U.S. CitiesCity-Data Forum Index
Go Back   City-Data Forum > U.S. Forums > General U.S.
Please register to participate in our discussions with 2 million other members - it's free and quick! Some forums can only be seen by registered members. After you create your account, you'll be able to customize options and access all our 15,000 new posts/day with fewer ads.
View detailed profile (Advanced) or search
site with Google Custom Search

Search Forums  (Advanced)
View Poll Results: Why do some people view the south as rural and the northeast as urban
Ignorance-They haven't traveled or studied enough to know otherwise. Plus, the media feeds them this belief. 35 71.43%
They've traveled enough, but they allow their prejudices to cloud reality. The media reinforces their prejudice. 14 28.57%
Voters: 49. You may not vote on this poll

Old 08-02-2015, 11:24 PM
3 posts, read 3,429 times
Reputation: 10


The northeastern states have high population densities because they are small. The population of the Carolina Raliegh Durham region alone is bigger than the population of rhode island. 😂😂😂
Quick reply to this message

Old 08-03-2015, 01:46 AM
Location: The canyon (with my pistols and knife)
13,220 posts, read 17,957,502 times
Reputation: 14655
Originally Posted by sonofaque86 View Post
Maine, Vermont, New Hampshire, New York State (OUTSIDE OF NYC), PA (OUTSIDE OF Philadelphia and Pittsburgh), doesn't seem that dense to me.....
Outside of Pittsburgh and Philadelphia, Pennsylvania has six other metropolitan areas with populations of 400,000 or higher: Allentown/Bethlehem (~800,000), Scranton/Wilkes-Barre (~600,000), Harrisburg (~600,000), Lancaster (~500,000), York (~400,000) and Reading (~400,000). In fact, the Harrisburg/Lancaster/York area has ~1,600,000 people in an area smaller than the state of Connecticut. Go take a look at a Rand McNally road atlas and see all the orange blobs of urbanization in eastern Pennsylvania. The only extensively rural areas in Pennsylvania are north of I-80 between I-79 and I-81, and along the Pennsylvania Turnpike between Pittsburgh and Harrisburg. Even in the middle of the Commonwealth has a chain of small metropolitan areas in Johnstown, Altoona, State College and Williamsport, and the two that are farthest apart (Johnstown and Williamsport) are only two hours by car.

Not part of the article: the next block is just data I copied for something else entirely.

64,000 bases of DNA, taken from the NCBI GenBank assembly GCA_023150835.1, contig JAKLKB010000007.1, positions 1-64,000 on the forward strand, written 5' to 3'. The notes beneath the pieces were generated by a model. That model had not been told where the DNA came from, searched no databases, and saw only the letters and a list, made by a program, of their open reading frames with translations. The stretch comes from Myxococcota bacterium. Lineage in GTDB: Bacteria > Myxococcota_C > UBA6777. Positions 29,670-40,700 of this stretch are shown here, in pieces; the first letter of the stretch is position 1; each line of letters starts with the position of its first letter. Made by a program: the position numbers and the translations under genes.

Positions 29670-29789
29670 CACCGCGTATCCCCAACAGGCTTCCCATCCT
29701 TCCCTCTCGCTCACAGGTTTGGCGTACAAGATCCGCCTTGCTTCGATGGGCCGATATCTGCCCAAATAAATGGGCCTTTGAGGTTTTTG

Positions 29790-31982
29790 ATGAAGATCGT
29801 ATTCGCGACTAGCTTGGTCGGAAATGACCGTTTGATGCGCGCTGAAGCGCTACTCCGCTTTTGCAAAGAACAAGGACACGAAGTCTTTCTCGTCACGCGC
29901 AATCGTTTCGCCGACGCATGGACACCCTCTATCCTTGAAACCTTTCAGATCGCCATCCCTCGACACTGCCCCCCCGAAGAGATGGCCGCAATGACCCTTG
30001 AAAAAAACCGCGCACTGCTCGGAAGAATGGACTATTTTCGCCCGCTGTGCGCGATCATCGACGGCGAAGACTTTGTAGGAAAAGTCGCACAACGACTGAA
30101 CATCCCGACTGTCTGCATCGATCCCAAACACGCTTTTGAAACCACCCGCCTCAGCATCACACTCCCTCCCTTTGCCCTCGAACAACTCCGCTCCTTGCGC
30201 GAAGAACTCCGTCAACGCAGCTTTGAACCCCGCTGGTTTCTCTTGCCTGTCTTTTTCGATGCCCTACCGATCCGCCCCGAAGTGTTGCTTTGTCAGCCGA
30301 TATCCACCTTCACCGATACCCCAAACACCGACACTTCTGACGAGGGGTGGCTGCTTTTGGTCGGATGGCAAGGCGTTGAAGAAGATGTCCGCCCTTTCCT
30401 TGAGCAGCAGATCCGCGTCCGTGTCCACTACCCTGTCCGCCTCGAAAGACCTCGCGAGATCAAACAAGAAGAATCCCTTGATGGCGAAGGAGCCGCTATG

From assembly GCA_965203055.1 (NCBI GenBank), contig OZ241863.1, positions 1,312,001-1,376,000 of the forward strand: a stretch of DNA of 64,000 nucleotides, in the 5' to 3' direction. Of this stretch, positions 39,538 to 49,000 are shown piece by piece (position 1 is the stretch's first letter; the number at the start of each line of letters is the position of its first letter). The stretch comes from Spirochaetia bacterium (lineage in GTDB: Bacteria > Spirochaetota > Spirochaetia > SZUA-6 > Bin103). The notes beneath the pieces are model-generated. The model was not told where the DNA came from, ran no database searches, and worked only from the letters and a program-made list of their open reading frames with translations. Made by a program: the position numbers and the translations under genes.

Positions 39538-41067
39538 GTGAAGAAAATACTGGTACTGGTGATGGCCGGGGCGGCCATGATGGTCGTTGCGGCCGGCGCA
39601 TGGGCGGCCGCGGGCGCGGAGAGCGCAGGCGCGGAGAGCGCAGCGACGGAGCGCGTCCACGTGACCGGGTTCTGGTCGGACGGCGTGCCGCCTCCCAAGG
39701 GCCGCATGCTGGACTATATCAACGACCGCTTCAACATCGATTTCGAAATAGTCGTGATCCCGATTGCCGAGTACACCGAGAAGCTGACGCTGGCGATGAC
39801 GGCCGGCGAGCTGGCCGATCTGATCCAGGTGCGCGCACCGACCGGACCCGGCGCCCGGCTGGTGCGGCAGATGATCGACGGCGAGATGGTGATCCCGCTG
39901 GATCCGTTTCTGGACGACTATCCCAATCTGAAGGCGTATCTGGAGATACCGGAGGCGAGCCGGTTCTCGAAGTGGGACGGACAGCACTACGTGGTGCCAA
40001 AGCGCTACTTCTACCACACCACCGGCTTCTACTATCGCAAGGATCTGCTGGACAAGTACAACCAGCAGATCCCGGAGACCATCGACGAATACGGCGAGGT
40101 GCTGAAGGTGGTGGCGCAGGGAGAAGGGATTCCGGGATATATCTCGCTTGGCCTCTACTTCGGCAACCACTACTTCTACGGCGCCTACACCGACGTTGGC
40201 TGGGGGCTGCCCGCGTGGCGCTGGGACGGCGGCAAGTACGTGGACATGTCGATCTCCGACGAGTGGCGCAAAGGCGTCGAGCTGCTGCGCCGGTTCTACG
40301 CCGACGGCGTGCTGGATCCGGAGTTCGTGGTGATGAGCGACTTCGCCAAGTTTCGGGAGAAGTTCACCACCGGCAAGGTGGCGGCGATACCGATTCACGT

Quick reply to this message
Old 08-03-2015, 02:43 AM
Location: Somewhere below Mason/Dixon
6,519 posts, read 7,461,791 times
Reputation: 10922
The northeast does have the most densely populated places in the US. However it also has some very rural woodsy areas as well. Parts of Maine are more rural than anywhere I can I think of in the South. Because NYC and New Jersey are so well know for being dense and ultra urban they set the tone and that is what people think of.

The South is only the most populated region because of the size of it. If you said the "north" instead of just the Northeast and had to add the industrial Midwest (Chicago, Minneapolis, Detroit etc) area to its numbers it would be the largest. Much of the South is quite rural, but yes it has big cities like Atlanta or Dallas. Even in a large Southern city however you don't find the density of the urban Northeast.
Quick reply to this message
Old 08-03-2015, 04:24 AM
Location: Columbia, MD
1,428 posts, read 1,987,486 times
Reputation: 2115
I think traditional land use patterns play a role in address the OP's question. For example, particularly in Maine and Vermont, and to a lesser extent New Hampshire, land dedicated to farming use is rare. Conversely down south, land dedicated to farming is common and has been associated in our pop culture with "blue collar southern pride." In addition, despite VT being classified as 70% rural compared to a state like Alabama which might be closer to 40%, the differences in population would make Alabama appear to have a much larger, significant rural population than say Vermont.

I also think the traffic volume on Interstate 95 also contributes to this false stereotype, as even traffic on I-95 in New Hampshire and Maine is usually considerably heavier than traffic along I-95 say in North or South Carolina.

Parts of Maine are more rural than anywhere I can I think of in the South
You are right about Maine, especially when it comes to Maine's "empty corner." In fact that little section of Maine might be the most rural area in the lower 48.
Quick reply to this message
Please register to post and access all features of our very popular forum. It is free and quick. Over $68,000 in prizes has already been given out to active posters on our forum. Additional giveaways are planned.

Detailed information about all U.S. cities, counties, and zip codes on our site: City-data.com.

Please update this thread with any new information or opinions. This open thread is still read by thousands of people, so we encourage all additional points of view.

Quick Reply
Over $104,000 in prizes was already given out to active posters on our forum and additional giveaways are planned!

Go Back   City-Data Forum > U.S. Forums > General U.S.
Follow City-Data.com founder on our Forum or

All times are GMT -6.

2005-2019, Advameg, Inc. · Please obey Forum Rules · Terms of Use and Privacy Policy · Bug Bounty

City-Data.com - Archive 1, 2, 3, 4, 5, 6, 7, 8, 9, 10, 11, 12, 13, 14, 15, 16, 17, 18, 19, 20, 21, 22, 23, 24, 25, 26, 27, 28, 29, 30, 31, 32, 33, 34, 35 - Top